The Libyan resistance movement was the rebel force opposing the Italian Empire during its Pacification of Libya between 1923 and 1932.

Libyan resistance movement (1923-1932)
Date1923-32
Location
Result
  • Suppression of the rebellion by the Italians
  • Omar Mukhtar executed
  • Allied occupation of Libya and eventually Libyan independence in 1951
Belligerents

 Kingdom of Italy

Libya
Commanders and leaders
Kingdom of Italy Rodolfo Graziani Emir Idris of Cyrenaica
Omar Mukhtar Executed
Strength
~856,000 soldiers Thousands
Casualties and losses
Unknown

40,000[1]-70,000 dead[2] (battles, deportation, starvation etc.).

250,000-300,000 total loss (migration of indigenous) [3]

Contents

HistoryEdit

Second Italo-Libyan War (1923–1932)Edit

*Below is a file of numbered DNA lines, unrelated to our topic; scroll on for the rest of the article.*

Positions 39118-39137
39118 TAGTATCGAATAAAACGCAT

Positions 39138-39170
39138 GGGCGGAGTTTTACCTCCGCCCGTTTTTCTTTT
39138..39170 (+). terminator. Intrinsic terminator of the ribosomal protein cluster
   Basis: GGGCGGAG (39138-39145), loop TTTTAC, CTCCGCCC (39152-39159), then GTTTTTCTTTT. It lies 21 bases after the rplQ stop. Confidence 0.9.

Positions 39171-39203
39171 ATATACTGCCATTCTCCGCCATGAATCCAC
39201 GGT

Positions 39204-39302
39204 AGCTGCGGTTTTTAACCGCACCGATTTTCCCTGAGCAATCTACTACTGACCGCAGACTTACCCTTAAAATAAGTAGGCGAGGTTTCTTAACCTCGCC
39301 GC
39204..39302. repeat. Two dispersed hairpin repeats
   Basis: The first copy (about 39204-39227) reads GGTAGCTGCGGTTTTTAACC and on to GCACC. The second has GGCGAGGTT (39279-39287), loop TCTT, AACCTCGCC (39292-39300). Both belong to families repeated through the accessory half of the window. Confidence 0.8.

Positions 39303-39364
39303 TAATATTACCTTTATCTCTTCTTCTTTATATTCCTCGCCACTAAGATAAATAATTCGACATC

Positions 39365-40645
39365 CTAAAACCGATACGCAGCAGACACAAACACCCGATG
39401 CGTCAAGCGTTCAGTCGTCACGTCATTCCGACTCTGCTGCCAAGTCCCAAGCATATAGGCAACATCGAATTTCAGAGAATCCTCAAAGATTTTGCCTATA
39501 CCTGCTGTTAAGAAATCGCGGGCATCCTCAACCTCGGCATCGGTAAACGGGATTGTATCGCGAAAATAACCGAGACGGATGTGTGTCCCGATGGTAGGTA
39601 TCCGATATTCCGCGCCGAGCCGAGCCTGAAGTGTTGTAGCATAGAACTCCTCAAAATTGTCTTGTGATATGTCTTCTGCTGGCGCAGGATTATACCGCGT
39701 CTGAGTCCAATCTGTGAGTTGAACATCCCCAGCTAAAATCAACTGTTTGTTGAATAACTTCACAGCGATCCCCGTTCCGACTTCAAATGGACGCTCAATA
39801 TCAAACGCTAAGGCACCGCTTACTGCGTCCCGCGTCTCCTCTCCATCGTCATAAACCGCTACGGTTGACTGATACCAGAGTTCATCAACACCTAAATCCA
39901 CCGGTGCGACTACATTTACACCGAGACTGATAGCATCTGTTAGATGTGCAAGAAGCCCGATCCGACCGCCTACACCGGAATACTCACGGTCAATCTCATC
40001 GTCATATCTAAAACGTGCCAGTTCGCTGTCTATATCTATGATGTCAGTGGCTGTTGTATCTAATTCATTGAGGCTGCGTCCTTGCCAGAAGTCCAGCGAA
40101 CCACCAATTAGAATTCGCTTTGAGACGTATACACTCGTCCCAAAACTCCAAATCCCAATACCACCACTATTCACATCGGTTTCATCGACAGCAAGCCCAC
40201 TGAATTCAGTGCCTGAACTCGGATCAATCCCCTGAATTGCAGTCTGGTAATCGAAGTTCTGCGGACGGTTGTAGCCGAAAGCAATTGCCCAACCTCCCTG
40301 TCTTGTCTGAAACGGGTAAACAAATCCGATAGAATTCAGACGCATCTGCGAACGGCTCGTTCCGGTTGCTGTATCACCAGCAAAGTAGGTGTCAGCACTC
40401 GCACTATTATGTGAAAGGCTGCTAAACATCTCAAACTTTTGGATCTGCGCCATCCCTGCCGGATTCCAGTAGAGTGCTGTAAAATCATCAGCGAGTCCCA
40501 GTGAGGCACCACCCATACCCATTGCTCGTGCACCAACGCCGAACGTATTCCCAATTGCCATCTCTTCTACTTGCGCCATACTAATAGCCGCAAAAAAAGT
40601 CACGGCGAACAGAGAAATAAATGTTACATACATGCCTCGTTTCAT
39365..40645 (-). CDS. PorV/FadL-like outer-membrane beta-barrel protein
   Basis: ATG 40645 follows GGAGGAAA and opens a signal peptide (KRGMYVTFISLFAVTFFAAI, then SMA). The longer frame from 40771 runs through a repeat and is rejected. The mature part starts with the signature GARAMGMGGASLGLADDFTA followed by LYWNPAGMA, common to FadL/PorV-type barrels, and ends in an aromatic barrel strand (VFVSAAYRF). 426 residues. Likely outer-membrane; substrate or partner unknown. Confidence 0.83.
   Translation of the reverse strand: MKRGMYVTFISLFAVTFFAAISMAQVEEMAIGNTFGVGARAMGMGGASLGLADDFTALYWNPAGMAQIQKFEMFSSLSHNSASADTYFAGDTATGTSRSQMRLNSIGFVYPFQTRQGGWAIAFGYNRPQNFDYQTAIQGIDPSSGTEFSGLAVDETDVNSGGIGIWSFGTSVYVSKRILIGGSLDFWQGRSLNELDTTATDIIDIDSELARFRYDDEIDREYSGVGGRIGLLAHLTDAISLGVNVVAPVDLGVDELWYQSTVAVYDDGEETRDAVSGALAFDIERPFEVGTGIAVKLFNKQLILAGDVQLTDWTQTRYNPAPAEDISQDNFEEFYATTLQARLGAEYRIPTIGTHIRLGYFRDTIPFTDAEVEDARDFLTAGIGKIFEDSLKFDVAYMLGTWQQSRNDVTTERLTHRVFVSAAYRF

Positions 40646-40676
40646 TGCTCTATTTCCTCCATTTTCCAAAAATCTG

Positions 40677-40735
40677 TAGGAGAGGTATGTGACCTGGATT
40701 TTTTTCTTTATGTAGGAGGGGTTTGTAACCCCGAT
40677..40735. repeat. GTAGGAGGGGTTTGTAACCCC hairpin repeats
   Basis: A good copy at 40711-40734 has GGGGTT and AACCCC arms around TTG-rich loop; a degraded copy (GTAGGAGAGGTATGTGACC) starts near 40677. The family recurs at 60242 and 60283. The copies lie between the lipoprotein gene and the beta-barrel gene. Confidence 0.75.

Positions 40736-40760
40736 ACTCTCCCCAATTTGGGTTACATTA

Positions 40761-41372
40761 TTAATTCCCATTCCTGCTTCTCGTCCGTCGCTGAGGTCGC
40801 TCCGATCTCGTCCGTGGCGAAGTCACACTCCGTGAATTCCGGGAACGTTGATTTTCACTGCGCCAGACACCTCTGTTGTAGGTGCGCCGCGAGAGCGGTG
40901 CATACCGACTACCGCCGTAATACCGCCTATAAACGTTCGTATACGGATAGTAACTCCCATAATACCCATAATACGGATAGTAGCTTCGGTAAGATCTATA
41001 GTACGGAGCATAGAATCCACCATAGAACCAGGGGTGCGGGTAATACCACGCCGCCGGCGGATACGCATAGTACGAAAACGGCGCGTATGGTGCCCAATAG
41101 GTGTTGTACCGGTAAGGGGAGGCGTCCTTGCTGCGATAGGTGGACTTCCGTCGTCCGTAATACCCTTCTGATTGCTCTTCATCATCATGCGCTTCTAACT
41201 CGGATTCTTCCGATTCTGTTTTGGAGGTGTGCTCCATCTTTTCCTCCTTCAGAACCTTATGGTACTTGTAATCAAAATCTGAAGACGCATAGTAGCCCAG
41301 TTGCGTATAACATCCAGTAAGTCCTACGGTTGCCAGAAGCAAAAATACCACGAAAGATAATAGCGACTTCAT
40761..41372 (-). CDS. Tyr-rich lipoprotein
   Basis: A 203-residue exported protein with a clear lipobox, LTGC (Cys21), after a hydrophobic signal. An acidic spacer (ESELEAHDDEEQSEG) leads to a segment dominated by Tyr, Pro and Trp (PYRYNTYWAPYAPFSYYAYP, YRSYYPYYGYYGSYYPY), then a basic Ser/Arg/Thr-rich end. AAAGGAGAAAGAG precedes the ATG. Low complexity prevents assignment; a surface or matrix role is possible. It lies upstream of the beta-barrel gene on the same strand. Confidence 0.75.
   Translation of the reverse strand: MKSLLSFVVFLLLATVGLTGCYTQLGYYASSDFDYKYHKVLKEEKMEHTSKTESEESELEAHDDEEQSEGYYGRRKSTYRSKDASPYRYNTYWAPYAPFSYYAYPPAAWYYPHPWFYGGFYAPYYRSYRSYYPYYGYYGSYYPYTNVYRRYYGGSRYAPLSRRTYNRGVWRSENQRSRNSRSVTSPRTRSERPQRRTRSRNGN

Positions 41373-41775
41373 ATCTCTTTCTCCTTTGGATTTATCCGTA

The Libyan resistance was initially led by Omar Mukhtar (Arabic عمر المختار ‘Umar Al-Mukhtār, 1862–1931), who was from the tribe of Mnifa.

Later King Idris and his Senussi tribe in the provinces of Cyrenaica and Tripolitania started to become opposed to the Italian colonization after 1929, when Italy changed its political promises of moderate "protectorate" to the Senussi (done in 1911) and—because of Benito Mussolini—started to take complete colonial control of Libya.

Resistance was totally crushed by General Rodolfo Graziani in the 1930s and the country was again controlled by the Italians with the help of Arab fascists, to the point that many Libyan colonial troops fought on the side of Italy between 1940 and 1943: two divisions of Libyan colonial troops were created in the late 1930s and 30,000 native Libyans fought for Italy during World War II.

See alsoEdit

ReferencesEdit

  1. ^ Mohamed Fekini and the Fight to Free Libya - Angelo Del Boca,Antony Shugaar [1]
  2. ^ A Historical Companion to Postcolonial Literatures - Prem Poddar,Rajeev Shridhar Patke,Lars Jensen [2]
  3. ^ John L. Wright, Libya, a Modern History, Johns Hopkins University Press, p. 42.

External linksEdit